david1 must have never experienced it, so he doesn't believe it happened.  I wonder if he believes in zinc pest, battery leakage damage, and exploding cell phone batteries.  They certainly aren't common problems, but there have been enough reports to give them credence.  I know I never talked to any dealer about unusually grooved rollers---nor anyone else, for that matter.

It wasn't until coming here to this forum, that I heard other people mention they'd experienced the same unusual groove wear after using Super O track.  Rather than believe them, people who pray to the Almighty Super O God refuse to acknowledge their experiences as evidence.  Why.....is a mystery to me.  The argument appears to be, "I never experienced it, so I refuse to believe anyone who says they have."  Do some people have a vested interest in Super O that makes them want to contradict this criticism levied at it?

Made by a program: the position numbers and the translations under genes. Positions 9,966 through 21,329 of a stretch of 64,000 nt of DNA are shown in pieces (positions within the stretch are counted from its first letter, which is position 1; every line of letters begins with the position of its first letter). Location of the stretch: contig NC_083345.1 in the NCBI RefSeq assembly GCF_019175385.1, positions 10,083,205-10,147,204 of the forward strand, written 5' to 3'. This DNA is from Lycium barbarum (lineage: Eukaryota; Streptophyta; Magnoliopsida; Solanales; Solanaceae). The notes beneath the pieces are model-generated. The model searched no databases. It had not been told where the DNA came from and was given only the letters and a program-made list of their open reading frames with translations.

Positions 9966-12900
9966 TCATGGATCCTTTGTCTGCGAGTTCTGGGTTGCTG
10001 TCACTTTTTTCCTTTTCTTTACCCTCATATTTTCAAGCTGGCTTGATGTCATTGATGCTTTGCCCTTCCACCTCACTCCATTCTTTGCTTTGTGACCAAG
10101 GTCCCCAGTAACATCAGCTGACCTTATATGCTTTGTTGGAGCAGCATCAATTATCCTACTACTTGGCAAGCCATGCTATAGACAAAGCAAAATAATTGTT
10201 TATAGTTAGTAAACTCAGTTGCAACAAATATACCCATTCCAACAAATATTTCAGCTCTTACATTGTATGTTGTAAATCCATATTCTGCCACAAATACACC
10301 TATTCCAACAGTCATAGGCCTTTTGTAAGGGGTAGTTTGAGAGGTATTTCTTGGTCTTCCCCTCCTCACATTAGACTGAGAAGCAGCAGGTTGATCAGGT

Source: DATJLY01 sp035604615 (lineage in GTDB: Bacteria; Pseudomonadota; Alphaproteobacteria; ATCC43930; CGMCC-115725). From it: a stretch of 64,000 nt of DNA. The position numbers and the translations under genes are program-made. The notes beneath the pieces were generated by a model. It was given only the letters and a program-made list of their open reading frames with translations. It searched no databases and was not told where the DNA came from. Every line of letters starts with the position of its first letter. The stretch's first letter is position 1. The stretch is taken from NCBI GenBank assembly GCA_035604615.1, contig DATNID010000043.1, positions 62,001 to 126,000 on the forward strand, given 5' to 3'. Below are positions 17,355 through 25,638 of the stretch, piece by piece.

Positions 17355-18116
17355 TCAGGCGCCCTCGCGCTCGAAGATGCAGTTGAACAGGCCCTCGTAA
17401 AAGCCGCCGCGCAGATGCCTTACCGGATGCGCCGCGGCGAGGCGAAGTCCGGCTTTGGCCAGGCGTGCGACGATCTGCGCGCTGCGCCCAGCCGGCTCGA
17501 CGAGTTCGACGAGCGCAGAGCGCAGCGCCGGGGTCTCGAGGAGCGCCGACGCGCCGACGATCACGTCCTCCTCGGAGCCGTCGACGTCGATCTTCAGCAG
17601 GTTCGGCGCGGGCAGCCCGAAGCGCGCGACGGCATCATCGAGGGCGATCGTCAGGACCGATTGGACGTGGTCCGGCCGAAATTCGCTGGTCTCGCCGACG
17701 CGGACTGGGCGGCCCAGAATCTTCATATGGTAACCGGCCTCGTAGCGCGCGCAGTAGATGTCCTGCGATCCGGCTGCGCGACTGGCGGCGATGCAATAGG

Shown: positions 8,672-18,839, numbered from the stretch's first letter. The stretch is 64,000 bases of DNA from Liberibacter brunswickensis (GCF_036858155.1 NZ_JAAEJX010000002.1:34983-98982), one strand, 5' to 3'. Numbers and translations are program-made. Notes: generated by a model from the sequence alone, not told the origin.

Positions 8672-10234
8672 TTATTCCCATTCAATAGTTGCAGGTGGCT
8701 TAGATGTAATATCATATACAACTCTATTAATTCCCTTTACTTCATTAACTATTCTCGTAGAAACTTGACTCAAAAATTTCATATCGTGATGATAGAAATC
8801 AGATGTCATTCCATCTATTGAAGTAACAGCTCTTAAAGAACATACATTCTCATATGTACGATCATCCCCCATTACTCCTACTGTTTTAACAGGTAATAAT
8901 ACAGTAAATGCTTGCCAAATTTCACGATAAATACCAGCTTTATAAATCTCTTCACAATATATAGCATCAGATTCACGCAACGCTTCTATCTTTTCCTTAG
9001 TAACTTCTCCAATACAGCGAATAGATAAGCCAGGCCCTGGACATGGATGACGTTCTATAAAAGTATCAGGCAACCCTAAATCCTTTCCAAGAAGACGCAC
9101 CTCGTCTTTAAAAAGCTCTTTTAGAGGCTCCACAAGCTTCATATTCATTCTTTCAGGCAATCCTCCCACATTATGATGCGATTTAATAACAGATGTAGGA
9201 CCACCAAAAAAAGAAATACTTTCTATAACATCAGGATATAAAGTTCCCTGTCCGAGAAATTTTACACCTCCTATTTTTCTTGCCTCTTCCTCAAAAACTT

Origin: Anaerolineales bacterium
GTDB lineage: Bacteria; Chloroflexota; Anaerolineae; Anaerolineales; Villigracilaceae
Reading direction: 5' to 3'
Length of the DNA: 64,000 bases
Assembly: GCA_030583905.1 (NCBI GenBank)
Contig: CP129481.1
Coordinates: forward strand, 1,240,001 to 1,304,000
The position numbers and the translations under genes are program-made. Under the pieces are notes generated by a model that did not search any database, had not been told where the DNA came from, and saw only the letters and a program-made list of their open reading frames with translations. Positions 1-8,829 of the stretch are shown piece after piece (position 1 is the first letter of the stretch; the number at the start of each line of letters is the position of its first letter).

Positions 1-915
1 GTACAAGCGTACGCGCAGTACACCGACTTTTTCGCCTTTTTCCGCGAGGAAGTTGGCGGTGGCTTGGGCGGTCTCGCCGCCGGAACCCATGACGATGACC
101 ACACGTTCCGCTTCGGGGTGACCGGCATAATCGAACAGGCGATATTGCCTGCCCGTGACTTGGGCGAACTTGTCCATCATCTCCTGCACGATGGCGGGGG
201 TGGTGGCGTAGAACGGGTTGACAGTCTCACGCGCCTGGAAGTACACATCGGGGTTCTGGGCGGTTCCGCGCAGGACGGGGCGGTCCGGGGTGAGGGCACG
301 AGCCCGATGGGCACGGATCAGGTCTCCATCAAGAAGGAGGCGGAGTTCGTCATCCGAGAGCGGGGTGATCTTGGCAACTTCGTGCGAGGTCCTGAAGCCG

@egg1man......  You're implying the people that have experienced it have all lied about it.  To what end?*  My dad and I noticed the unusual wear back in the early 1960s.  We talked about it, and we agreed it was most likely due to our heavy use of Super O track with its thin rail.  We never really talked about it again.  We continued to use it, until our local hobby shop had a sale on O27 track, switches, and crossings.  My dad bought quite a bit of it.  That's when we switched over to mainly use O27 track.  We continued to use that heavily afterwards.  We never noticed anymore unusual wear again.




The funny thing is, I don't think anybody who has used the track dislikes it.  I know I don't.  I'd use it today if I could get different sized curves and switches cheaply.



* I've yet to receive any kickbacks from the Super O-hating conspirators: O, O27, T-Rail, and FasTrack teams at Lionel, nor any of their other track-producing competitors: Ross, Curtis, Atlas, MTH, Gargraves, K-Line, etc.